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Profile: amanda.thibeault

Amanda's interest in criminal justice was first sparked when she met Glen Edward Chapman, an former death row inmate who was finally exonerated with the help of one of Amanda's college professors at the University of North Carolina at Asheville. After meeting Ed, Amanda vowed to fight for the little guy, the underdog, the dark horse. After graduating from the University of North Carolina at Asheville with a B.A. in Psychology in December of 2009, she attended Lewis and Clark Law School in Portland, Oregon. While in law school, she worked for Metropolitan Public Defender, as well as a variety of private defense attorneys. After graduating magna cum laude in May of 2013 and passing the Oregon State Bar Exam, Amanda began working with Metropolitan Public Defender from August 2013 to September 2015 as a full time trial attorney. She tried a wide variety of cases including misdemeanors, minor felonies, and major felonies. She obtained not guilty verdicts in both major felony sex crime cases that she tried, wrote a winning motion to exclude evidence in a murder case, and was one of the youngest attorneys to obtain a favorable Court of Appeals opinion in Oregon. Amanda left MPD in September of 2015 to move to San Diego, CA. In addition to her work with NAPD, she also works closely with Alex Bassos by helping to develop the capital resource section of MyGideon in order to provide better support to capital attorneys nationwide. Additionally, she contracts with a variety of private defense attorneys to provide legal research and writing support, and in the evenings, serves as an instructor to students seeking their associate's degree in criminal justice. In her free time, Amanda can be found riding one of her road bikes, (indoor) rock climbing, searching for the perfect slice of cake, and watching her husband sing opera.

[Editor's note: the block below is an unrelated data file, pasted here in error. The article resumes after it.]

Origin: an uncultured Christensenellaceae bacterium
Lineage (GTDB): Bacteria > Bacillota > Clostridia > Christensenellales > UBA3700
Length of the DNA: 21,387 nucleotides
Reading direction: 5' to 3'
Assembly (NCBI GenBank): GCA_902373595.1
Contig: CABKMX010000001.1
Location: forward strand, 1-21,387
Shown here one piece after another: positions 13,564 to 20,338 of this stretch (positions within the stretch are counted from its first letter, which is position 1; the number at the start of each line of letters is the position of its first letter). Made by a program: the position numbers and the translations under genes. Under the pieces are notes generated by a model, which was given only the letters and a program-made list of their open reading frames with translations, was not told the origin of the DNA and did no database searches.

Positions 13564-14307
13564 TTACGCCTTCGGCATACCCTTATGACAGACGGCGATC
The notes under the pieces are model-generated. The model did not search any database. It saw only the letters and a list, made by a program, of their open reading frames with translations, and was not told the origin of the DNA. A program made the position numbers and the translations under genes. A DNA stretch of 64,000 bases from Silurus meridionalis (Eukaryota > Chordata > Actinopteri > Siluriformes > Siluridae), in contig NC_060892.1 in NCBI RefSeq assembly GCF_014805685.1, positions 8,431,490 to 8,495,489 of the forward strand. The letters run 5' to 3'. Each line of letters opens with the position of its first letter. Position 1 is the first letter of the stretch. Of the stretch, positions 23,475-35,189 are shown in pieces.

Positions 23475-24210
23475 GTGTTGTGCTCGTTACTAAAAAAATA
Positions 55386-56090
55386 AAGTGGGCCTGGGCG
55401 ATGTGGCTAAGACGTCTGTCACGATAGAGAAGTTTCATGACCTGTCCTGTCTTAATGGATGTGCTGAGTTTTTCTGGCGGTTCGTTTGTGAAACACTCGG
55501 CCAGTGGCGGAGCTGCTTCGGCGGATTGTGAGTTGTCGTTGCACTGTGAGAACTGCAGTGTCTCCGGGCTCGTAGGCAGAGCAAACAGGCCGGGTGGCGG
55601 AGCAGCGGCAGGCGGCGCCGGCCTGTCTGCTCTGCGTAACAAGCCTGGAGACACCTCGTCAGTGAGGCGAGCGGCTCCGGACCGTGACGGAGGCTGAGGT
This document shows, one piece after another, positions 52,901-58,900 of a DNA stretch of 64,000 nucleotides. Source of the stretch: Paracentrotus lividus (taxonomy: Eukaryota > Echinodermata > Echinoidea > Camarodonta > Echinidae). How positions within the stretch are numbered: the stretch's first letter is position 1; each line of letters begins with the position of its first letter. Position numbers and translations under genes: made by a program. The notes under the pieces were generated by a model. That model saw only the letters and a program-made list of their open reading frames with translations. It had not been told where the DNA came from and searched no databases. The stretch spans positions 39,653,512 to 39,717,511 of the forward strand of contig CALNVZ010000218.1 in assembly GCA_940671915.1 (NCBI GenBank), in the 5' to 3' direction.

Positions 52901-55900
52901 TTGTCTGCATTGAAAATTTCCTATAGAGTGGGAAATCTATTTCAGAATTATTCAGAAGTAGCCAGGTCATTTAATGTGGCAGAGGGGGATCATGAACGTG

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NAPD News

April 16, 2017: 60 Minutes' Anderson Cooper features the Orleans Public Defenders and NAPD General Counsel in a substantive segment about public defenders' excessive workloads, pervasive injustice, and the obligation of defenders to resist the "conveyer belt" of mass-incarceration. You can watch the compelling segment HERE 
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On March 18, 2017 - the 54th anniversary of the Gideon v. Wainright decision - NAPD published its Foundational Principleswhich are recommended to NAPD members and other persons and organizations interested in advancing the cause of equal justice for accused persons.  

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On March 2, 2017, NAPD released its Statement on Reducing Demand For Public Defense: Alternatives to Traditional Prosecution Can Reduce Defender Workload, Save Money, and Reduce RecidivismThere are more than 2 million people in jail and prison in the United States. This is a four-fold increase since 1980. This increase and the racial disproportionality among incarcerated people has led to alliances across the political spectrum to address the impact on people and on budgets.  As the new Coalition for Public Safety has put it, “Our country has an ‘overcriminalization’ problem and an ‘overincarceration’ problem — and it’s getting worse." NAPD authored this statement because there is a great opportunity to make transformative changes that can improve justice and save money.  A variety of organizations representing a wide spectrum of political views have joined together to end the systematic problem of overcriminalization and narrow the net of incarceration by reforming criminal codes.